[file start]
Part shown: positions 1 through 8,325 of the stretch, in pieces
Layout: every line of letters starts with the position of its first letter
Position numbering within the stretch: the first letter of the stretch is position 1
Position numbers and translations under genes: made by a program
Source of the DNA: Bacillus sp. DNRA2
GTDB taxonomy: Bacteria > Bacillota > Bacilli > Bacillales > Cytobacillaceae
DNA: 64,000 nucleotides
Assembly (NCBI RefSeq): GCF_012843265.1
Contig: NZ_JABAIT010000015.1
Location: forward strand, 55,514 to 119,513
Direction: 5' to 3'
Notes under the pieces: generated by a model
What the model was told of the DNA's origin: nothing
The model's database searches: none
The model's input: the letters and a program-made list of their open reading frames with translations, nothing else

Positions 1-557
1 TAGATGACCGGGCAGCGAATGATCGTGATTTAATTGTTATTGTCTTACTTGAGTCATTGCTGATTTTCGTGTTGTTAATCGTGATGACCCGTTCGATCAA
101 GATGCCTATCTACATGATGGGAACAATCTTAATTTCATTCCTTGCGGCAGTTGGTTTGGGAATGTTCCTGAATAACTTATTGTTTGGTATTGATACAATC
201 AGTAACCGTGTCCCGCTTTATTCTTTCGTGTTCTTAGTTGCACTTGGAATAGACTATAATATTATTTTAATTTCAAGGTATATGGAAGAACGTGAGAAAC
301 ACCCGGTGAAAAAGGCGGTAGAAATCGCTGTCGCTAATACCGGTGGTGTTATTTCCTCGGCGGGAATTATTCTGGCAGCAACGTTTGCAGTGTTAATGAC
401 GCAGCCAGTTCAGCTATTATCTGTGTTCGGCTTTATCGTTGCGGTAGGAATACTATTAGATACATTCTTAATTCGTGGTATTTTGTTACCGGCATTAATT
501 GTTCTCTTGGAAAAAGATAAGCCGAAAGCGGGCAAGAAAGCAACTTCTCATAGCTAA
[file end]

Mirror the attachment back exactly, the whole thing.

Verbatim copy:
Part shown: positions 1 through 8,325 of the stretch, in pieces
Layout: every line of letters starts with the position of its first letter
Position numbering within the stretch: the first letter of the stretch is position 1
Position numbers and translations under genes: made by a program
Source of the DNA: Bacillus sp. DNRA2
GTDB taxonomy: Bacteria > Bacillota > Bacilli > Bacillales > Cytobacillaceae
DNA: 64,000 nucleotides
Assembly (NCBI RefSeq): GCF_012843265.1
Contig: NZ_JABAIT010000015.1
Location: forward strand, 55,514 to 119,513
Direction: 5' to 3'
Notes under the pieces: generated by a model
What the model was told of the DNA's origin: nothing
The model's database searches: none
The model's input: the letters and a program-made list of their open reading frames with translations, nothing else

Positions 1-557
1 TAGATGACCGGGCAGCGAATGATCGTGATTTAATTGTTATTGTCTTACTTGAGTCATTGCTGATTTTCGTGTTGTTAATCGTGATGACCCGTTCGATCAA
101 GATGCCTATCTACATGATGGGAACAATCTTAATTTCATTCCTTGCGGCAGTTGGTTTGGGAATGTTCCTGAATAACTTATTGTTTGGTATTGATACAATC
201 AGTAACCGTGTCCCGCTTTATTCTTTCGTGTTCTTAGTTGCACTTGGAATAGACTATAATATTATTTTAATTTCAAGGTATATGGAAGAACGTGAGAAAC
301 ACCCGGTGAAAAAGGCGGTAGAAATCGCTGTCGCTAATACCGGTGGTGTTATTTCCTCGGCGGGAATTATTCTGGCAGCAACGTTTGCAGTGTTAATGAC
401 GCAGCCAGTTCAGCTATTATCTGTGTTCGGCTTTATCGTTGCGGTAGGAATACTATTAGATACATTCTTAATTCGTGGTATTTTGTTACCGGCATTAATT
501 GTTCTCTTGGAAAAAGATAAGCCGAAAGCGGGCAAGAAAGCAACTTCTCATAGCTAA